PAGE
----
The TOZ-81 Mars (Russian: ТОЗ-81 «Марс») is a prototype Soviet revolver developed for Soviet cosmonauts as a survival weapon, and a competing design to the TP-82.
History[edit | edit source]
In 1979, Soviet astronaut Alexei Leonov proposed the creation of a survival weapon for Soviet cosmonauts, given his previous experience of landing in the middle of inhospitable wilderness during the Voskhod 2 mission. Tula Arms Plant (TOZ) began developing special weapons in response to the proposal, one design being the TOZ-81.
The design of the TOZ-81 was actually conceived prior to the start of the physical design process; the weapon design was first sketched by Soviet firearms historian Alexander Zhuk. Zhuk named his original sketch design "Topor" (Russian: Топор), meaning "ax". When TOZ formed a design team, Zhuk was invited to the team.
A plastic mockup was made to demonstrate and approve the design. One firing prototype, marked with serial number "00001" was developed for testing. This is the only model ever made, and the TP-82 was adopted over the TOZ-81. The prototype was transferred to the Tula State Museum of Weapons.
The reason for the weapon's rejection is unclear. Zhuk speculated that the weapon's .410 bore chambering was unpopular, leading to the weapon's rejection. Another theory speculates that the TP-82 was much more simple and reliable, leading to it being adopted over the TOZ-81.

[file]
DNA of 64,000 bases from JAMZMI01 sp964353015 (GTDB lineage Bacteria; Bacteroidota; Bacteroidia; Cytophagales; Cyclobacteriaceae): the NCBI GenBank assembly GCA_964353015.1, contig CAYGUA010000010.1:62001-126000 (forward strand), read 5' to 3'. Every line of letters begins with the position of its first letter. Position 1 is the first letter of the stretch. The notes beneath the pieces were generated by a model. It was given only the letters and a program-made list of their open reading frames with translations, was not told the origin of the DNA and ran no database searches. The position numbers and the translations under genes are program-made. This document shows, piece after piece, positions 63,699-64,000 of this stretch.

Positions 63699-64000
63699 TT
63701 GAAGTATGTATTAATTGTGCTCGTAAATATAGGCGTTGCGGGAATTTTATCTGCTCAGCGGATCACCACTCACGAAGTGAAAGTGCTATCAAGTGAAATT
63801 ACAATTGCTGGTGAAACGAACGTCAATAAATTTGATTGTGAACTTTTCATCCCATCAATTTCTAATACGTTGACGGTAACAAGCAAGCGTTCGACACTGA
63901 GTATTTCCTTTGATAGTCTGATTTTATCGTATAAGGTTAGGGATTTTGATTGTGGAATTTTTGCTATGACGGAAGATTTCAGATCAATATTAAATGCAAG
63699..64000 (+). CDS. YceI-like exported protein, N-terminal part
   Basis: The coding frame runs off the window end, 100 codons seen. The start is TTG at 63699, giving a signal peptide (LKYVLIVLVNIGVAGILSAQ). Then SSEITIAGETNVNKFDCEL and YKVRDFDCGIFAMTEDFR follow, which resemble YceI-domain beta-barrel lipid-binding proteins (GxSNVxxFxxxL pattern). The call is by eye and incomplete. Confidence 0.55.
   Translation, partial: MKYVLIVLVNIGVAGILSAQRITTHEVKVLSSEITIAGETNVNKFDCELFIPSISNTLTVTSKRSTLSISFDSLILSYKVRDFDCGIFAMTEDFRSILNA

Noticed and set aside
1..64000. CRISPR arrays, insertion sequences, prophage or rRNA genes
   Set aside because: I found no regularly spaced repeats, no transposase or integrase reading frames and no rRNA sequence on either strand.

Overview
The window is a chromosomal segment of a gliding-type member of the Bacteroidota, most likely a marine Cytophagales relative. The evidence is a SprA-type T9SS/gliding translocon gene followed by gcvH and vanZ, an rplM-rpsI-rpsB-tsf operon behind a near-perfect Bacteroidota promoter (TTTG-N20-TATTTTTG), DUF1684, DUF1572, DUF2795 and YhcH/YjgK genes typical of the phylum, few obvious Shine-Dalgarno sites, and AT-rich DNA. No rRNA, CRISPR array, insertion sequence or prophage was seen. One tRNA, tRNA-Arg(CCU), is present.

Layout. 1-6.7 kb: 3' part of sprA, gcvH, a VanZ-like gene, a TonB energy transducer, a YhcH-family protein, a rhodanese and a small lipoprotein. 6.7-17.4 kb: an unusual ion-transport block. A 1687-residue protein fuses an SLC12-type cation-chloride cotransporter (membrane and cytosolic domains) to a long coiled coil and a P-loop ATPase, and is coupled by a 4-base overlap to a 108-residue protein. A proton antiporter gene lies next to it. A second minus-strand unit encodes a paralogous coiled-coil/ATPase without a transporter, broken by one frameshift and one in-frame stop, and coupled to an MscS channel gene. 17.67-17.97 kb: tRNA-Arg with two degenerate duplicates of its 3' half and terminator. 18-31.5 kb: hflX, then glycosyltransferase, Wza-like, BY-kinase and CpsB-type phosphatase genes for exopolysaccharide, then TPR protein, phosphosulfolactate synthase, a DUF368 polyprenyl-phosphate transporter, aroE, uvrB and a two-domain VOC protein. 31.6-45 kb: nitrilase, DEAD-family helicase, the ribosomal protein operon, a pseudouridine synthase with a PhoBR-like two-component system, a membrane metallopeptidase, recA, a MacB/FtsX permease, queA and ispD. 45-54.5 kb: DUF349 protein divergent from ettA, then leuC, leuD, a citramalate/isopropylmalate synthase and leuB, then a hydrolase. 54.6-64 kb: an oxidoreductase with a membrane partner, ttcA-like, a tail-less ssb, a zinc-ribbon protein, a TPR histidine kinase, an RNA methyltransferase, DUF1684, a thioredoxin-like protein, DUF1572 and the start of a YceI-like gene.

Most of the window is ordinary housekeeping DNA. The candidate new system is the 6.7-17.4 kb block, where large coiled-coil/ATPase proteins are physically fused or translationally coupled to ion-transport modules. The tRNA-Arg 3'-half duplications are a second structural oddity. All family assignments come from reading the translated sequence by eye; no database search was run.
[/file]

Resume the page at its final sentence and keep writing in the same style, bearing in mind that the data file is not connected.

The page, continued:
Design[edit | edit source]
The TOZ-81 is a double-action-only revolver with a five-shot cylinder. The cylinder is located almost directly above the grip, and the weapon fires from the bottom chamber, both unusual features for revolvers. The location of the cylinder improved the balance and made more efficient use of the gun's length, while the lowered barrel reduces muzzle flip. The cylinder is reloaded via break action (done via a lever in front of the cylinder), and the chambers are also marked with numbers on the outside.
The gun has two available barrels: a rifled 5.45x39mm barrel and a smoothbore .410 bore barrel. Barrel change can be done by hand. The .410 shells it uses were loaded with buckshot or single flechette projectiles. The 5.45x39mm cartridges it uses were loaded with special expanding bullets.
An aluminum alloy tube stock can be mounted to the rear of the frame. The stock has a wooden cheek piece and a polymer recoil pad. An emergency radio transmitter with a retractable antenna is built into the stock, which would send a distress signal when activated. A folding knife is also housed over the barrel.